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Foreigners increasingly leaving Brussels for the Flemish periphery, report suggests

15:40 13/02/2023

Foreigners who first move to Brussels are increasingly leaving the Belgian capital for its Flemish suburbs, citing the availability of more green space for children, according to a study commissioned by the Flemish government.

While urban flight is hardly a new phenomenon, especially after the pandemic prompted many people to reconsider the value of having a garden, Bruzz reports that it seems especially true for Brussels residents with a migrant background.

One couple originally from Ecuador moved to Drogenbos after living in Brussels for 15 years, telling Bruzz that “above all, we wanted to give our children a garden”.

Many are sticking to the Flemish areas just around the city, which are now becoming increasingly diverse, according to the Atlas Superdiversity Flanders, a new report that mapped the distribution, scale and evolution of diversity in Flanders and Brussels for the past 30 years.

Apart from the desire for more – and private – green space, the increasingly expensive Brussels housing market is also forcing families to the edges of the city in order to maximise space.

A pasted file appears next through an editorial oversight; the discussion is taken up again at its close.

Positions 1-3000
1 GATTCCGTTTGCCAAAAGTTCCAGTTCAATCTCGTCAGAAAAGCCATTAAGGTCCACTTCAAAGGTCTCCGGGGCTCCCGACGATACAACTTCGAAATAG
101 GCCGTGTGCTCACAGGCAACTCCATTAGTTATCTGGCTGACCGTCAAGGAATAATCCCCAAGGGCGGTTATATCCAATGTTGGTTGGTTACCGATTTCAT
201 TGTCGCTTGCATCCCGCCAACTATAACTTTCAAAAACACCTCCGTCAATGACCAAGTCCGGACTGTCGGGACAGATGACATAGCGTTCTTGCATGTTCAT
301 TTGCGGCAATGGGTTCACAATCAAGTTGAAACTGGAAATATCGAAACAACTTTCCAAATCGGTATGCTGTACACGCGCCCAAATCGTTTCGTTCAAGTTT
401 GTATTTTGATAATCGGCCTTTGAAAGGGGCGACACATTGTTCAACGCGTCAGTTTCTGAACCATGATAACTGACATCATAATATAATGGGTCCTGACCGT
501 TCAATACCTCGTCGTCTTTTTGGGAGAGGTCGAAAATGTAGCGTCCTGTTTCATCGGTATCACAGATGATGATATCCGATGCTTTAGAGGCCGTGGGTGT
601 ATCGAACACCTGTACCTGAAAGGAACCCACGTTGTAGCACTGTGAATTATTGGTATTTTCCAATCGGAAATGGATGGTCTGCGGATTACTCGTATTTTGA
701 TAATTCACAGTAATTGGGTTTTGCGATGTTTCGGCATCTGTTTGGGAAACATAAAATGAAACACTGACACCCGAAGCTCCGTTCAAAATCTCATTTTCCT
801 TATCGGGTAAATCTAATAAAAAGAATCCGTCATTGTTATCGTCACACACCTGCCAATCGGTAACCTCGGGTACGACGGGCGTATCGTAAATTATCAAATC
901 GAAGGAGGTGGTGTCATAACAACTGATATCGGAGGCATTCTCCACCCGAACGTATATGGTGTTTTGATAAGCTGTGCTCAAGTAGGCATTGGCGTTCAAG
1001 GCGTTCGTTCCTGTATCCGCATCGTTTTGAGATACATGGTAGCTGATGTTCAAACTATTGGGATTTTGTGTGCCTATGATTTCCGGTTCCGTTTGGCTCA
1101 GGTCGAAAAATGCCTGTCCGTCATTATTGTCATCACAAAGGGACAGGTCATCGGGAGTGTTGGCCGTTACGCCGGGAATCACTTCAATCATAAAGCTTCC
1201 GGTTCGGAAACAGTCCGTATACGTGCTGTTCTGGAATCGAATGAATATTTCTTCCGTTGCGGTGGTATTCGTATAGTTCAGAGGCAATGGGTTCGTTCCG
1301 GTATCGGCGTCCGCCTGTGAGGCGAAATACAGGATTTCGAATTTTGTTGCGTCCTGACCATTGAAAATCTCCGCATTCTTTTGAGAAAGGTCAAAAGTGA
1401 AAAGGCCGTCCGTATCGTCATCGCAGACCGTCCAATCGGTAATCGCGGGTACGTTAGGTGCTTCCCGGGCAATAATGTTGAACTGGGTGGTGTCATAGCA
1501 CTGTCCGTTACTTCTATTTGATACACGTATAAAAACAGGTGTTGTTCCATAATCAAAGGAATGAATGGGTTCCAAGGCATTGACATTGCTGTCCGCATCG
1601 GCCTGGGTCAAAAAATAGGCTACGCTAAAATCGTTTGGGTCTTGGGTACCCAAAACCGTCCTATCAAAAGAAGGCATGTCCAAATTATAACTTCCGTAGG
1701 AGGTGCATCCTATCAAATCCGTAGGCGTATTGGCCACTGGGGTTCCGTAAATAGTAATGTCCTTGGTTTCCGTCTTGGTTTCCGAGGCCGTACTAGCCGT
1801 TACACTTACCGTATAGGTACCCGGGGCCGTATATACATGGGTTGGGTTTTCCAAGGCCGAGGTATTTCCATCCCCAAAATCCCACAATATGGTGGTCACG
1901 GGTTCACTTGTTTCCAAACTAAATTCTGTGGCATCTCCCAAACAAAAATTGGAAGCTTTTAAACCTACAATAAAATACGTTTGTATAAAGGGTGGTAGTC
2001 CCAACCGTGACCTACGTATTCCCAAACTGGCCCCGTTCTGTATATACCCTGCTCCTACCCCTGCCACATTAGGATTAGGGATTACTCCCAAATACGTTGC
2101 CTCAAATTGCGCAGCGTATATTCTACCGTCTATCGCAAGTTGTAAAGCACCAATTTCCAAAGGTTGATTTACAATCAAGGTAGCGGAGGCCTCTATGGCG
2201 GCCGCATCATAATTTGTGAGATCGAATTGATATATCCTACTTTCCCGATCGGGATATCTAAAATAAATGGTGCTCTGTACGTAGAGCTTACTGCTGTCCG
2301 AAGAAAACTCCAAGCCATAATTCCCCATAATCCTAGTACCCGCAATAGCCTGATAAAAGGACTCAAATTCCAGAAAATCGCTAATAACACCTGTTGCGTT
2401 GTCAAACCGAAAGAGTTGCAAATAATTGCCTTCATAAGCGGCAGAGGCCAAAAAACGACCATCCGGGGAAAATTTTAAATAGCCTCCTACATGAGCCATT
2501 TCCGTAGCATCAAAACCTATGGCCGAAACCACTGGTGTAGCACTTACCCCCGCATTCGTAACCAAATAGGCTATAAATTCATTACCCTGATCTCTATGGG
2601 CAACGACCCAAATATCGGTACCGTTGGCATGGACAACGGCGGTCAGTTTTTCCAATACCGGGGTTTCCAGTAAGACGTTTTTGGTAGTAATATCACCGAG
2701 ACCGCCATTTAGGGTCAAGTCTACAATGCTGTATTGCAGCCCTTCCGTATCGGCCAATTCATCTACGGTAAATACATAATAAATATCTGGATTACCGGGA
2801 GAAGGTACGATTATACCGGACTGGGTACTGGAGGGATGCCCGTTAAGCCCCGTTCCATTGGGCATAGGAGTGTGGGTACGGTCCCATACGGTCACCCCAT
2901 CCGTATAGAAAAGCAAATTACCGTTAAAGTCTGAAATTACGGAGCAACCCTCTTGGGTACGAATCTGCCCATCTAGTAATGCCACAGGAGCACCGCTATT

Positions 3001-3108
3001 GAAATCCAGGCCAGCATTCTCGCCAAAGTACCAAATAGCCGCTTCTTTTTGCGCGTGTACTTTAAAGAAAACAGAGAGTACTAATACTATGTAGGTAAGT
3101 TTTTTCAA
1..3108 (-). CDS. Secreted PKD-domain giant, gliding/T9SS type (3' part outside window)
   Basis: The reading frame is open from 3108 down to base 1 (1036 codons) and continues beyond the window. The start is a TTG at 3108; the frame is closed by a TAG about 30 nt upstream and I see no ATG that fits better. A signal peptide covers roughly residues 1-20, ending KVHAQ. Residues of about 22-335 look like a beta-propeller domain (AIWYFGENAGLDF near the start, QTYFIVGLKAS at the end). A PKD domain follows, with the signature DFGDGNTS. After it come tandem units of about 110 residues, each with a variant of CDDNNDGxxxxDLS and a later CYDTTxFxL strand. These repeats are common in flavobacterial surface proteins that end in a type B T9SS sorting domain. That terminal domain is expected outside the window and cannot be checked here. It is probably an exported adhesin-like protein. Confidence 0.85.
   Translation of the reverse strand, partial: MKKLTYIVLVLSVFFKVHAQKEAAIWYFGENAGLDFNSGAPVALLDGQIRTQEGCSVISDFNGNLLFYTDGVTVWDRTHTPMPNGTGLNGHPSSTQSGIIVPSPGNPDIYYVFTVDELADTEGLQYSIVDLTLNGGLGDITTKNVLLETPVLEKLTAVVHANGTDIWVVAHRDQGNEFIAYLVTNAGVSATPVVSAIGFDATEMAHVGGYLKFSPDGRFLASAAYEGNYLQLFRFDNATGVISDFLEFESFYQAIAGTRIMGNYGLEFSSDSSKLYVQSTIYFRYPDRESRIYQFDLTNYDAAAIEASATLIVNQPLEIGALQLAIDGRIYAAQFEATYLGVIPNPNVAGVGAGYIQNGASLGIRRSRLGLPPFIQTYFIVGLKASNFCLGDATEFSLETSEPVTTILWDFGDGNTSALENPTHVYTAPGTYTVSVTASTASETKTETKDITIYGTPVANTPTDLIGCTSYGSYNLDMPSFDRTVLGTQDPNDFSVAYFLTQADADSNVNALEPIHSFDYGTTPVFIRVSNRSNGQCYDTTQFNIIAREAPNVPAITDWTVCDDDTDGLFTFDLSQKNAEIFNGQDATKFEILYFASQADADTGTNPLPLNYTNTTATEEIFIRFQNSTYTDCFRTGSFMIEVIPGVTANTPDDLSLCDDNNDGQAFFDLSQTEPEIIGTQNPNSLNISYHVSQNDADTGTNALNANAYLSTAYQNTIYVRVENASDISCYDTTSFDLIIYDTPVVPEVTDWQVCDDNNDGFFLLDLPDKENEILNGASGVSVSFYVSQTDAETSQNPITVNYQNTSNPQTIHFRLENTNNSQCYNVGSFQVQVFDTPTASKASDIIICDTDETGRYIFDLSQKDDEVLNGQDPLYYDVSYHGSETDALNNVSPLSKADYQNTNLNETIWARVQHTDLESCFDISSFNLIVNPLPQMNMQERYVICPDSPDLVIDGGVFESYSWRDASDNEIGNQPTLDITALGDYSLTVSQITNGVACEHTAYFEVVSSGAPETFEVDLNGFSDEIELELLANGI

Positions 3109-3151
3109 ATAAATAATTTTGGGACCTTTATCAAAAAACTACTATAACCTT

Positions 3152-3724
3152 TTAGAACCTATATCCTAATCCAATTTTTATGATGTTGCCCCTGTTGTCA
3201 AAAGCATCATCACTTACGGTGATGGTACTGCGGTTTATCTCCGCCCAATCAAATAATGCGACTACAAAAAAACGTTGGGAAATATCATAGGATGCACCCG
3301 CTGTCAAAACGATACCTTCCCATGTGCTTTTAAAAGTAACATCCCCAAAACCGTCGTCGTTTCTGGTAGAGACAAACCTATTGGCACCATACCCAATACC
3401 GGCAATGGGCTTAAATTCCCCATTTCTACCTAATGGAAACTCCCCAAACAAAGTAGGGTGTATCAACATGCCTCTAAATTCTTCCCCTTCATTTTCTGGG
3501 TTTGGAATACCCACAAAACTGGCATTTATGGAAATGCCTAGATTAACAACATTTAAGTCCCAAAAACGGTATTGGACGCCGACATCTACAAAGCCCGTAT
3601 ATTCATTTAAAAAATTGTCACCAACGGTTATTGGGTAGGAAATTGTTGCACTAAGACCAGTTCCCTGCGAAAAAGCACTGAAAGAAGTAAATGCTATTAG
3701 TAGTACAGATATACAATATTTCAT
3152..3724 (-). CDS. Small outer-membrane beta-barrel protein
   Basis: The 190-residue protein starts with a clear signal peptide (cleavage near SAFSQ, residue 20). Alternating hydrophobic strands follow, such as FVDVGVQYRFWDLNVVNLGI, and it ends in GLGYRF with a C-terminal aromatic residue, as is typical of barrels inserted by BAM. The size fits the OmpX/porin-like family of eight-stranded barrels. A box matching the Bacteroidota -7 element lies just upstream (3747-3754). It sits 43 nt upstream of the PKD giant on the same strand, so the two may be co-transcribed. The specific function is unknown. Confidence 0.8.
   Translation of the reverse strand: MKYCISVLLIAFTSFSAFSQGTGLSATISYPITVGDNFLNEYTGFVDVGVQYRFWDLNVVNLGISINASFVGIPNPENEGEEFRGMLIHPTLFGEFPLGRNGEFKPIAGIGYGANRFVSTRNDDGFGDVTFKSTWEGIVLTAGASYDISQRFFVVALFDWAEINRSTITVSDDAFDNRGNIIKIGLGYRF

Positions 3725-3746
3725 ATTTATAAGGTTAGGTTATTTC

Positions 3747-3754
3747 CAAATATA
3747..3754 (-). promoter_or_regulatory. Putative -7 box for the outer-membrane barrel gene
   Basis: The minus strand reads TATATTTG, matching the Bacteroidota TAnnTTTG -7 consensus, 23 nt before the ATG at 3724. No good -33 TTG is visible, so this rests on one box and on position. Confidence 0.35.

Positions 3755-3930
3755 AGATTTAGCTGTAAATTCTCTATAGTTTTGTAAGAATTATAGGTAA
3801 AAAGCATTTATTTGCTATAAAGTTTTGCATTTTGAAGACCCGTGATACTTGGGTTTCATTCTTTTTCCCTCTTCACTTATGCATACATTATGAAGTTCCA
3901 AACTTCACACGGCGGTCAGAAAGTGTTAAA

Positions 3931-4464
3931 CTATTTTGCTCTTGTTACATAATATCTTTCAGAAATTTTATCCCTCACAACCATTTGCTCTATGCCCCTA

While the Ecuadorian couple said they would not be opposed to returning to Brussels one day, they pointed out that housing prices would likely make it impossible to do so.

The report also noted that neighbourhoods with more inhabitants of non-Belgian origin are noticeably less green and tend to be characterised by closed buildings, smaller dwellings, rentals and multi-family housing.

The population in more diverse neighbourhoods is also remarkably younger.

Sociologist Dirk Geldof, who collaborated on the report, said that a growing city must meet certain needs.

“New residents also mean new spatial and social needs, from play, sports and meeting spaces to new types of shops, extra capacity for schools or places of worship,” Geldof said. “Affordable housing is also crucial.”

The Atlas Superdiversity Flanders is the result of a collaboration between the urban planning agency Atelier Romain, the Knowledge Centre Family Sciences of Odisee University College and the research group P.PUL of the Faculty of Architecture of KULeuven.

It was commissioned by the Flemish government's environment department.

Written by Helen Lyons